- Manage research, strategy and design projects for: online, mobile, video gaming,entertainment, health care, kids and technology arenas
- Competitive analysis, focus groups, surveys, usability testing, playability, ethnography and strategic planning
- Clients include: A&E Networks, Activision/Blizzard, Disney, Dunkin’ Donuts, EA, ESPN, Hasbro, Intel, Kaiser Permanente, LG, Microsoft, National Geographic, Nickelodeon, Nike, Nokia, Oracle, Rdio, Sony Computer Entertainment America, Tencent, Ubisoft, Warner Bros., Zynga
- Research conducted in North America, Europe, Asia, Australia and South America
- All 6 Best Practices
- Pre-Call Discovery Process
- One-on-One Call with Expert
- Session Summary Report
- Post-Session Engagement
Market Research - Digital Consumer Products
- Consumer feedback
The raw material generated by market research in the form of customer comments and responses to formal research methods. These raw data points become the material around which market-focused new products are built.
- Consumer insights
The actionable result gained from the process of garnering customer feedback. Insights are the result of customer feedback combined with analytical methods and market wisdom.
Ethnography is a research methodology that embraces anthropological approaches such as field work and immersion. For example, an ethnographer might spend an afternoon in the supermarket with a mom to understand how moms shop. Field visits at home are also very popular, as they provide greater context for how a consumer engages with products in a "native environment."
Product developers use ethnographers' systematic approach to real-life experience to understand the desires and cultural practices around their products. Ethnography uses a number of means both visual and verbal to link what customers say to what they do when using the product in their own environment.
These efforts provide more context and greater insights for product developers and marketers.
- Focus groups
A form of research in which a group of people is asked about their perceptions and attitudes towards a product or service in an interactive group setting. Focus groups may also consider subsidiary facets of a product or service such as a concept, advertisement or packaging.
- Growth Hacking
- Growth hacking is a marketing technique which aims to attract users at a relatively low cost and primarily by means of technological integration. The term is a buzzword and is typically applied to marketing strategies used by newly-formed companies, which don’t have the resources to employ standard corporate marketing strategies. (source: https://en.wikipedia.org/wiki/Growth_hacking)
- Market Research
Market research is a business discipline that gathers and synthesizes consumer feedback providing actionable insights about consumers’ behaviors, attitudes and demographics. It helps capture consumer motivations, providing insights that can help guide product development, marketing and positioning.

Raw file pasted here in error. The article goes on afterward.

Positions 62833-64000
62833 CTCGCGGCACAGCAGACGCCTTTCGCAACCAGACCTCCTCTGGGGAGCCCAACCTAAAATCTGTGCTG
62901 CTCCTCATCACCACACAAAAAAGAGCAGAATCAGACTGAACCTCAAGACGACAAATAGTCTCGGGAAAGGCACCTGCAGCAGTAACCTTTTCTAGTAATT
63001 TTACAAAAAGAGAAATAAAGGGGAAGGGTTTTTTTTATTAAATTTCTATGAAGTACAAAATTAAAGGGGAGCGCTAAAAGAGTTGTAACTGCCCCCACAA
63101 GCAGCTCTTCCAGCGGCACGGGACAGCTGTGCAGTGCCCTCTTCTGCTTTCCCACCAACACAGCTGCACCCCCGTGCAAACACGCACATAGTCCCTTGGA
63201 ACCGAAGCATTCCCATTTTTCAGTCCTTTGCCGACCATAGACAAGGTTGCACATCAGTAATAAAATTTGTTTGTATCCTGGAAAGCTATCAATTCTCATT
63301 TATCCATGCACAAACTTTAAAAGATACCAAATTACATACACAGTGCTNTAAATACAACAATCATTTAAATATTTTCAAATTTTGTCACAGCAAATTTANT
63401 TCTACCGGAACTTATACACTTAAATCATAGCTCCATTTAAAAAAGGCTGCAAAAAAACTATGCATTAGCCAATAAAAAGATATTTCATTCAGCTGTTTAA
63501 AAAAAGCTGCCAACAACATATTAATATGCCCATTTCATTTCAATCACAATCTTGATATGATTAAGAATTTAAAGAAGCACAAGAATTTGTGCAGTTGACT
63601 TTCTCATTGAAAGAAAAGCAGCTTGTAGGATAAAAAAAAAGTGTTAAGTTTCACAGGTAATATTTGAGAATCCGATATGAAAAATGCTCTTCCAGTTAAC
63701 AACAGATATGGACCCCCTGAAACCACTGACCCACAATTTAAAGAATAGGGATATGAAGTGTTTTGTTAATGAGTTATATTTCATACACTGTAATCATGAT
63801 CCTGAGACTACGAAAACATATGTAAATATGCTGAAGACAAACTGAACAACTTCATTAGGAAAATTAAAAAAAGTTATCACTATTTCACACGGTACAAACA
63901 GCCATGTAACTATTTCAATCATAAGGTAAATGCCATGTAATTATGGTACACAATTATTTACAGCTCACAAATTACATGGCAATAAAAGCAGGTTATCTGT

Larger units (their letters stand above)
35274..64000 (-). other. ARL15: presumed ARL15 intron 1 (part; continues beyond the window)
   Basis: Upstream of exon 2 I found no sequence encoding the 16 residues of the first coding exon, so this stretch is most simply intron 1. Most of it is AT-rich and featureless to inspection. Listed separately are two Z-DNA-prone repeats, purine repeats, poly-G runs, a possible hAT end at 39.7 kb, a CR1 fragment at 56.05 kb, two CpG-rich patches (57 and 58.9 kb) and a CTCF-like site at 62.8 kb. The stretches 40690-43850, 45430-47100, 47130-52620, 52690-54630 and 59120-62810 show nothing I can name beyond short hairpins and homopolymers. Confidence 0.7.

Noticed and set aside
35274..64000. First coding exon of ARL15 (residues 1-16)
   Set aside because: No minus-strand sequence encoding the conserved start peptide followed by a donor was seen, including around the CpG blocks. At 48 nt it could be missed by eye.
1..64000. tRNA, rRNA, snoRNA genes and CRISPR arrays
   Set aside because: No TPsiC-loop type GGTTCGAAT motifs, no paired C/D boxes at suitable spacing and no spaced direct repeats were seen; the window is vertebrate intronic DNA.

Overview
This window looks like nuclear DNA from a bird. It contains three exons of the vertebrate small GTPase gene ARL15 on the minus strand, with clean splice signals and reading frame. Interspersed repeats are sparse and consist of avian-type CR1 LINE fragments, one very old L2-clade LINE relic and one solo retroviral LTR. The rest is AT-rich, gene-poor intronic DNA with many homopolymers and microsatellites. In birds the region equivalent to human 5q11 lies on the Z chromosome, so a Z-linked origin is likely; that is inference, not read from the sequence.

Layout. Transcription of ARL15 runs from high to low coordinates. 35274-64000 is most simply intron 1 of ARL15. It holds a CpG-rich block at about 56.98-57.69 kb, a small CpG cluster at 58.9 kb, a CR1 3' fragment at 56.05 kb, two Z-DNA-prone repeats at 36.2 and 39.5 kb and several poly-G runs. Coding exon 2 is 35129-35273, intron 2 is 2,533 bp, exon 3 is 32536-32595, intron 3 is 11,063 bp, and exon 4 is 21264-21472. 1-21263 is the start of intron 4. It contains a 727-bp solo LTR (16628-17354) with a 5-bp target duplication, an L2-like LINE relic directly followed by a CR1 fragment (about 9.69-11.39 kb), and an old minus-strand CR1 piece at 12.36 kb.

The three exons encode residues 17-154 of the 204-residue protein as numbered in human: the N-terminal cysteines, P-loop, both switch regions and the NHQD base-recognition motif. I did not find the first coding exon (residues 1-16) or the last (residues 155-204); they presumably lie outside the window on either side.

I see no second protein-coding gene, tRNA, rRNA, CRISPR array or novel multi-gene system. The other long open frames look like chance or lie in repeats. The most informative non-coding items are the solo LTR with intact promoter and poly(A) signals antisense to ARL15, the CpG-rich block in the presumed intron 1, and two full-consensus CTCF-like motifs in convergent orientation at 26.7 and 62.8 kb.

- Second Screen Behavior
- The challenge for marketers is to understand how to communicate effectively with consumers as they engage with multiple devices simultaneously and sequentially throughout the day.
A new study commissioned by Microsoft, titled Cross-Screen Engagement.
The study identified four kinds of consumer behaviors when they engage with multiple-devices:
- Content Grazing: This is the most common way consumers interact with multiple devices. 68 percent of consumers use two or more screens simultaneously to access unrelated content; for example, watching a show on TV while checking email or texting.
- Investigative Spider-Webbing: 57 percent of consumers use one device to find information related to what they are doing on another device. For example, they may watch a movie on the TV and look up what other movies the actors have been in on a tablet or PC.
- Quantum Journey: 46 percent of consumers use of multiple devices to accomplish a task. For example, taking a picture of a pair of shoes on a phone then looking up reviews about the shoes on a PC before purchasing.
- Social Spider-Webbing: This is the least common use of multiple screens. 39 percent of consumers share content about activities they’ve accomplished on other devices. An example of this is sharing scores from a gaming console on a smartphone or tablet.
A form of market research where consumer perceptions are tested using a set of guide questions or a formal questionnaire. Surveys may be administered in person, over the telephone or via e-mail or website. Surveys often ask questions concerning consumer satisfaction, demographics (for example, "What is your age?" "What is your gender?), and product interest.
- Usability Testing
Tests designed to measure the ease of use and accessibility of a new product or service. Usability testing focuses on users and their interaction with the product or service. Typical usability is done one-on-one: a researcher will watch a consumer engage in a variety of tasks, for example, registering and shopping on a website.
- Voice of the Customer - VOC
A process for capturing a customer’s expectations, preferences and dislikes. This information is then used to create a set of customer requirements, organized and prioritized in terms of relative importance. It may also consider levels of satisfaction with respect to current offerings.